University of Strathclyde Transforms Campus-wide Audio with Dante and Dante Domain Manager | Audinate | Dante Pro AV Networking

University of Strathclyde Transforms Campus-wide Audio with Dante and Dante Domain Manager

Wednesday, October 5, 2022

A project of more than four years in the making, the University of Strathclyde has recently migrated from a collection of all-analog-based, stand-alone sound systems to a new Dante audio network, bringing much needed flexibility and efficiency

GLASGOW, Scotland, October 5th, 2022 — The University of Strathclyde in Glasgow, Scotland is a public research university with foundational roots leading back to 1796. Taking its name from the historic Kingdom of Strathclyde, it is Glasgow’s second-oldest and Scotland’s third-largest university, serving more than 24,000 students annually. The school’s mission is to provide a place of “Useful learning for the good of mankind and the improvement of science”. Embracing technology to deliver the best and most relevant learning experience possible fits perfectly with that mission and now includes a campus-wide Dante audio network managed by Dante Domain Manager software, from Audinate.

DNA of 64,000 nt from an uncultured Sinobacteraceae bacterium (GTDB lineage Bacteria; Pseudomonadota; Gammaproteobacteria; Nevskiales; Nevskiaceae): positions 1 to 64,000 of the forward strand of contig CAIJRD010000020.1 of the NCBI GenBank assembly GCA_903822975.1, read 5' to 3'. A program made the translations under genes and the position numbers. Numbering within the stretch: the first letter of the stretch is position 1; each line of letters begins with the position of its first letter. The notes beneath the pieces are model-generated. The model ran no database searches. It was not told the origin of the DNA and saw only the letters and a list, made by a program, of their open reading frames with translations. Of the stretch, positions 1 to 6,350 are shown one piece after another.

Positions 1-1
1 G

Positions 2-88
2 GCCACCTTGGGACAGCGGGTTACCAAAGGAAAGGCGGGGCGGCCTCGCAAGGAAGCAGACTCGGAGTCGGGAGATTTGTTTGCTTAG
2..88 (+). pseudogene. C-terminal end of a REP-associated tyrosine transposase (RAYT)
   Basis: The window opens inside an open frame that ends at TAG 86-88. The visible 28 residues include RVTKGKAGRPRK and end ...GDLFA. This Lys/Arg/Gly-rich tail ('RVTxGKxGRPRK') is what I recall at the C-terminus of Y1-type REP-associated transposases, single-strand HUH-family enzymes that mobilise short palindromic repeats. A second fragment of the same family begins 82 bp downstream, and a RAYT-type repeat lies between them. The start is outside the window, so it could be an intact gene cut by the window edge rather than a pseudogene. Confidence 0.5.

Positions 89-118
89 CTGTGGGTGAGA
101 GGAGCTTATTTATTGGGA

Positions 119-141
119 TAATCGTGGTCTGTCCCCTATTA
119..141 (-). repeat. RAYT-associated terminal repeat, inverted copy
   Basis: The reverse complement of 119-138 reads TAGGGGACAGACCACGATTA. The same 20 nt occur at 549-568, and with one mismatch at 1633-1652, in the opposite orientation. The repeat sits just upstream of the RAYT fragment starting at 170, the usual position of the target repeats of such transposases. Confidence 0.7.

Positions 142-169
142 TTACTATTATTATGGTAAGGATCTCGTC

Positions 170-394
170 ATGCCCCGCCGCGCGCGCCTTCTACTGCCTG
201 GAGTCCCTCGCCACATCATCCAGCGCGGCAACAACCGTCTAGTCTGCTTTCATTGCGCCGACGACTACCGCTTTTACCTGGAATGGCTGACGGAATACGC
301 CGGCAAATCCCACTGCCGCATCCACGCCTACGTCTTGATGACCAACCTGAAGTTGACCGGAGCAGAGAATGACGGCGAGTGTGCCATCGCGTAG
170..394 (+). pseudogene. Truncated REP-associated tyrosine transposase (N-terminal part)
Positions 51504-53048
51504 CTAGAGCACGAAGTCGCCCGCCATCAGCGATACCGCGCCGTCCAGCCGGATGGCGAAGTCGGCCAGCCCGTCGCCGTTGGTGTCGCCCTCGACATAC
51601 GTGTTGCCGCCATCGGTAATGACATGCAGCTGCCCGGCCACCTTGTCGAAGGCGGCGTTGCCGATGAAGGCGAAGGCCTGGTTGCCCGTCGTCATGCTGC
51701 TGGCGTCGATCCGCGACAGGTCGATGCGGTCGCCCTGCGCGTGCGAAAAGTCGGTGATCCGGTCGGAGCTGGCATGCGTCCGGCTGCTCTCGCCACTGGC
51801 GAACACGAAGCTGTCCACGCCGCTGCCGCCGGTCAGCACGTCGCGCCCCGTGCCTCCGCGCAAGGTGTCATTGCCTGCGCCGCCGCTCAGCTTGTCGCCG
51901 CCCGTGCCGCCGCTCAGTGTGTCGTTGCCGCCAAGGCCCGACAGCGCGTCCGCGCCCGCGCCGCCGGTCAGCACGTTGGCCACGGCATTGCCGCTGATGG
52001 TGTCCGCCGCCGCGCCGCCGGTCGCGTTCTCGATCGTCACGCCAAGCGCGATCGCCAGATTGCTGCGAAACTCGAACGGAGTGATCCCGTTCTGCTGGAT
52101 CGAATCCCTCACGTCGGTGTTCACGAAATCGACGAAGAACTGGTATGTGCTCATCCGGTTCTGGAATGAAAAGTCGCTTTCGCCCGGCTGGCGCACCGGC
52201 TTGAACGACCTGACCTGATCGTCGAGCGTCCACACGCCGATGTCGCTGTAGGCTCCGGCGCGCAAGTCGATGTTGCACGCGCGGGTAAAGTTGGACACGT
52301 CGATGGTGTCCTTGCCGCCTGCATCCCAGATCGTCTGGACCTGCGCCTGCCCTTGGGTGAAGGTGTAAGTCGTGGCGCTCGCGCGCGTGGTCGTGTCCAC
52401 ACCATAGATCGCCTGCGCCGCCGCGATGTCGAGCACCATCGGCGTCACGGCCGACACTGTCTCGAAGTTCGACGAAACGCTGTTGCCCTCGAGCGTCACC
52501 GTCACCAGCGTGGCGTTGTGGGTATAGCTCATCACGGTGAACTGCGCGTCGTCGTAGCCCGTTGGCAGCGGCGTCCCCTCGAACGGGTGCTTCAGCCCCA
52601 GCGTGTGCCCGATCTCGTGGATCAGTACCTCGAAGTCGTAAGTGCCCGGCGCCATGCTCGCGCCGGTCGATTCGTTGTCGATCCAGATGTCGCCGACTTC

Campbell Jamieson, the Learning Support Manager for the University of Strathclyde, explained that over the last several years the university has been ambitiously transforming and upgrading its campus. Serious about creating and maintaining a world-class environment, investment for the transformation is set to reach £1 billion by 2025.

In 2018, Jamieson and his team were looking for a way to bring a unified audio experience to the campus and to make the system easier and faster to set up and use. Luckily for them, a Dante audio network platform was able to bring everything together and as soon as the pandemic hit in 2020, it took on even greater practical importance when the necessity for hybrid and remote learning significantly accelerated the use of their Dante network across the campus.